We have developed a chemical mechanism describing the tropospheric degradation of chlorine containing very short-lived substances (VSLS). The scheme was included in a global atmospheric model and used to quantify the stratospheric injection of chlorine from anthropogenic VSLS (ClyVSLS) between 2005 and 2013. By constraining the model with surface measurements of chloroform (CHCl<inf>3</inf>), dichloromethane (CH<inf>2</inf>Cl<inf>2</inf>), tetrachloroethene (C<inf>2</inf>Cl<inf>4</inf>), trichloroethene (C<inf>2</inf>HCl<inf>3</inf>), and 1,2-dichloroethane (CH<inf>2</inf>ClCH<inf>2</inf>Cl), we infer a 2013 ClyVSLS mixing ratio of 123 parts per trillion (ppt). Stratospheric injection of source gases dominates this supply, accounting for ∼83% of the total. The remainder comes from VSLS-derived organic products, phosgene (COCl<inf>2</inf>, 7%) and formyl chloride (CHClO, 2%), and also hydrogen chloride (HCl, 8%). Stratospheric ClyVSLS increased by ∼52% between 2005 and 2013, with a mean growth rate of 3.7 ppt Cl/yr. This increase is due to recent and ongoing growth in anthropogenic CH<inf>2</inf>Cl<inf>2</inf> - the most abundant chlorinated VSLS not controlled by the Montreal Protocol.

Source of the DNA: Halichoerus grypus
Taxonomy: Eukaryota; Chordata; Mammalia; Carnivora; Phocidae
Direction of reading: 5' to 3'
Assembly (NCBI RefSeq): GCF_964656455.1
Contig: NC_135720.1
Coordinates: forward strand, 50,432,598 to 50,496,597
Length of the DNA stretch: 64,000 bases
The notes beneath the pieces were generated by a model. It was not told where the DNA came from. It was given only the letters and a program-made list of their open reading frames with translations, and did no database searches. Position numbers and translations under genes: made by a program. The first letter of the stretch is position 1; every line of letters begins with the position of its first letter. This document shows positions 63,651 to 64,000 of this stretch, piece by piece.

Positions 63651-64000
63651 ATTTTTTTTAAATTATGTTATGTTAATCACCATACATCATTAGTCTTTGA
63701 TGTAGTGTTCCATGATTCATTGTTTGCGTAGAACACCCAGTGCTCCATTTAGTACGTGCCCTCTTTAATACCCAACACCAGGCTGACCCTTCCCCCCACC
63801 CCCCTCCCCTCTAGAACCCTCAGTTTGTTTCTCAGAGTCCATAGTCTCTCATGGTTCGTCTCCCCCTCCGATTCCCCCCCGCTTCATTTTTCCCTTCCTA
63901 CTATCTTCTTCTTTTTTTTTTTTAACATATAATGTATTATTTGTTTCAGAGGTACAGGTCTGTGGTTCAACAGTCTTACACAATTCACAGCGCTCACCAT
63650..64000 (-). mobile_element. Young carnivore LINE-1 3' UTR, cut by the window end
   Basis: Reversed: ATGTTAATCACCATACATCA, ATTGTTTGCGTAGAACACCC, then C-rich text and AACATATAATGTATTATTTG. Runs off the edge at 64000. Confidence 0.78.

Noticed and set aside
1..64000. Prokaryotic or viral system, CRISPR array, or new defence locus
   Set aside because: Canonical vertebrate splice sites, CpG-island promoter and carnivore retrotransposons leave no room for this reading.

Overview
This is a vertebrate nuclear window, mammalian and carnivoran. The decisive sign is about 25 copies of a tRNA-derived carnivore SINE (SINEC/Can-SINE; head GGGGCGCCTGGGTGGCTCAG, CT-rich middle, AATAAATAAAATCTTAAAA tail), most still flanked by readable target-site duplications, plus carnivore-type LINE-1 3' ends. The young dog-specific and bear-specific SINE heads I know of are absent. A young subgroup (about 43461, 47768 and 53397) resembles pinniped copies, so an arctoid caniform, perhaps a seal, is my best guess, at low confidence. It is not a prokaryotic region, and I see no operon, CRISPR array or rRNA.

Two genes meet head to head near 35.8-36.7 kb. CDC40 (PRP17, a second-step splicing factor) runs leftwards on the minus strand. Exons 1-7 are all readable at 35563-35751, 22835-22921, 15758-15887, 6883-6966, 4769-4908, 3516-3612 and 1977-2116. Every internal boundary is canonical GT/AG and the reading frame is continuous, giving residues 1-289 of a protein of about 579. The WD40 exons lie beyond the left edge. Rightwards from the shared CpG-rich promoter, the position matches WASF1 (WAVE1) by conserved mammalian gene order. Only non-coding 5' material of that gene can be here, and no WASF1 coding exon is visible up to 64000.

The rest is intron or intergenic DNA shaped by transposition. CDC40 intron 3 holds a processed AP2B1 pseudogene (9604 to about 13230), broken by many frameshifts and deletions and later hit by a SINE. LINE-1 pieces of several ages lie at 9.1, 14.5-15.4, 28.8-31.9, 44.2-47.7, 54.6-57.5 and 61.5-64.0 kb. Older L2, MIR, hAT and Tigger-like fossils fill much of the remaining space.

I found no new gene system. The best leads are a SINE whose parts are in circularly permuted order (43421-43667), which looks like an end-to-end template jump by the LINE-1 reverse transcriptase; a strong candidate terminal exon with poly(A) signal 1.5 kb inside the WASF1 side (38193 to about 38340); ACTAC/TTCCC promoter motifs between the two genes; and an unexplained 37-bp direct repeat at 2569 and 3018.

- Montreal Protocol